1. Consider taking a 3-day doula course for ~$500. There you will learn how to support the mom during labor using non-pharmacalogical techniques. This may show a perspective employeer that you are interested in the field and set you apart (possibly) from other candidates. While you are waiting for ANY job to come up, you may want to go ahead and get certfified as a doula. While I know that this has nothing to do with NICU, you will get your foot in the door as far as working with any type of neonate is considered. You may even want to consider just going and get certified as a labor doula through various organizations such as DONA (Doulas of North America) or CAPPA, just to know a few. That way if it takes a long time to land a coveted NICU job, you will come in with SOME experience. There are beginning and advanced courses, so if you can complete those, you will at least have experience others DON'T have. If you have the time, you may got on and get certified as a Certified Labor Doula and get experience that way.
2. Secondly, consider taking a Certified Breastfeeding Educator conference/class. Debi Bocar teaches them and she lives in OKC. Check her schedule: she travels all over the US and her material is AMAZING. You'd think that after studying BF for 9 hours a day you'd want to go back to your hotel room and think nothing of the material. Quite the contrary for me: I went back every night and continued to devour her material. She's an awesome teacher and I highly recommend it. She even covers extensively breastfeeding in the NICU environment which will possibly make you stand out from other candidates.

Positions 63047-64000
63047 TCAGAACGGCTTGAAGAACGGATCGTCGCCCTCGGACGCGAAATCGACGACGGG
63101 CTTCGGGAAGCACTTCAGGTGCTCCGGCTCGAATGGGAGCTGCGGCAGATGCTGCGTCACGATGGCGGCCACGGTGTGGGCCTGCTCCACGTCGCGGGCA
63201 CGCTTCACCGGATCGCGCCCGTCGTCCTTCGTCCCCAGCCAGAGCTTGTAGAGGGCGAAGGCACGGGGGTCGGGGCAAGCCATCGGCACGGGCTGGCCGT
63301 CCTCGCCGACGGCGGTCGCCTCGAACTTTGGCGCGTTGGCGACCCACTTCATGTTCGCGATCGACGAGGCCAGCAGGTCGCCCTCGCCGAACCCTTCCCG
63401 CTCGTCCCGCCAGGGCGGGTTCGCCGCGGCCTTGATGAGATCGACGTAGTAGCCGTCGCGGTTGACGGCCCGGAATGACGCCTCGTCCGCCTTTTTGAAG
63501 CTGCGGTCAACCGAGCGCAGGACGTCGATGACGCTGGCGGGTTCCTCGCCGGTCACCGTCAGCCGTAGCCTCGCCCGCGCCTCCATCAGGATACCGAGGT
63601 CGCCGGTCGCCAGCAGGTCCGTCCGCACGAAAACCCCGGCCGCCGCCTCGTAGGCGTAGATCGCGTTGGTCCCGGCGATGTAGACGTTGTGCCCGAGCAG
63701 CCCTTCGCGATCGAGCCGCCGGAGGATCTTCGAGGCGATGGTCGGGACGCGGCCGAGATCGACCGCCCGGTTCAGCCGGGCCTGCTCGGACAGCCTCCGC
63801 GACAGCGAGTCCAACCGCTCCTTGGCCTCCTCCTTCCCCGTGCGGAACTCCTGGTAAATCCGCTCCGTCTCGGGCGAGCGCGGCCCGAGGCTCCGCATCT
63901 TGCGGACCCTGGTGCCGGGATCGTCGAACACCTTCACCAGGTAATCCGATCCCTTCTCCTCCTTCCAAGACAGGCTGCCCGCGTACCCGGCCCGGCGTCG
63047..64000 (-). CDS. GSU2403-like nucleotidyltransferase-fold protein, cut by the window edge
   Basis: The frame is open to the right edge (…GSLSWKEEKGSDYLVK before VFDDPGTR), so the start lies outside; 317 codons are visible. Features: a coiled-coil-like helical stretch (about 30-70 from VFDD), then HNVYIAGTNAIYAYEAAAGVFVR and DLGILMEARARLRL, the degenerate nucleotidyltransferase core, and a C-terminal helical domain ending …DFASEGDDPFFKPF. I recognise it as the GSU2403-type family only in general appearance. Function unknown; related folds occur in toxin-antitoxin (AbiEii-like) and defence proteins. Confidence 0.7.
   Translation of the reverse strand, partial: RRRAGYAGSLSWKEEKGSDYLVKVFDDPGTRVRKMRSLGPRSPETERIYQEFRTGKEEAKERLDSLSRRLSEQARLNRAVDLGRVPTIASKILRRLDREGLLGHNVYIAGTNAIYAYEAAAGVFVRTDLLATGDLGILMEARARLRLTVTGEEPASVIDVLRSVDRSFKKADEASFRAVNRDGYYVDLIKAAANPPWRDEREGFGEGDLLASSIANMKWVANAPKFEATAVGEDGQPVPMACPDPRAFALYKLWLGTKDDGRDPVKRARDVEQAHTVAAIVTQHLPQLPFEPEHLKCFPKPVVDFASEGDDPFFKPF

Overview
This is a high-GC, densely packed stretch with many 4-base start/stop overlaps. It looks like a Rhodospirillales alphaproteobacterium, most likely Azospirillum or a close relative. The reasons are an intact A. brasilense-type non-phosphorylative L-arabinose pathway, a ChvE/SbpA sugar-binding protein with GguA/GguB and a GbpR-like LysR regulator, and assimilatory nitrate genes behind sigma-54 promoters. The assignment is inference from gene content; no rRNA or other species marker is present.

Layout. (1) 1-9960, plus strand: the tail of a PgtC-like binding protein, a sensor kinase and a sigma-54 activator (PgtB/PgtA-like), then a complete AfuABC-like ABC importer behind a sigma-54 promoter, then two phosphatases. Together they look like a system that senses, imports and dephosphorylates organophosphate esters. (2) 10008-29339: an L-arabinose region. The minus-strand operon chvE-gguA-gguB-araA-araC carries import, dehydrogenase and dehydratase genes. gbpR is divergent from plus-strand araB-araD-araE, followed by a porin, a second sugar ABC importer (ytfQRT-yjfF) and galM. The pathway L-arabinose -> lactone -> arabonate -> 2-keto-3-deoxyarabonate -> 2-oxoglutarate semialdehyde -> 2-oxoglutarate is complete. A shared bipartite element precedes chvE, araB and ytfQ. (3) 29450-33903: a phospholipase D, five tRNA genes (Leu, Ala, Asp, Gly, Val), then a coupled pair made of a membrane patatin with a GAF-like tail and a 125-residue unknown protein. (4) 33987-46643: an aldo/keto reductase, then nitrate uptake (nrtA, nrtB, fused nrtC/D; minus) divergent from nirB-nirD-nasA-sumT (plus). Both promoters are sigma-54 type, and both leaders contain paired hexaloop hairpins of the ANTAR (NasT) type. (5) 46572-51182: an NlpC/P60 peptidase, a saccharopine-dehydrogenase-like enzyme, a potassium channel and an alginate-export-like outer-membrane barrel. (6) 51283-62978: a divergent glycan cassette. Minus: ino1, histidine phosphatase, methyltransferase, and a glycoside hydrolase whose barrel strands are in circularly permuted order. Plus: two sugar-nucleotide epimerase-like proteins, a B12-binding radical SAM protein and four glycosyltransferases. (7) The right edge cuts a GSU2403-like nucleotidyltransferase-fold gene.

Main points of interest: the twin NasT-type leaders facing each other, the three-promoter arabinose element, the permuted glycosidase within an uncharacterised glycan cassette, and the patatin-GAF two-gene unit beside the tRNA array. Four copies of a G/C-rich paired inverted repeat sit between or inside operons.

3. Now I'm not a nurse at time, but if you haven't done so already, you may want to take certification tests as such as PALS (which is the only one that comes to mind at the moment). There may be others, too.
4. Being a volunteering as a cuddler in a NICU might help as well, but I've found these positions around here very few and far between in this area. But, it would give you some experience and face time with a nurse manager.
I know that I've given you some ideas for L&D/mother/baby and I KNOW you want NICU. But honestly, I don't know it's a good idea waiting around for that coveted NICU position to open up. But others have said, take what you can get (after all, you worked so hard to get that BSN). Take some time, study what you want to do, but if anything comes around, TAKE IT, get some floor time, while at the same time, study for the things you want to do. That way I feel that you will be more marketable when YOUR NICU position opens up!
My very best to you and I hope that you5 NICU position opens up soon. Best wishes to you!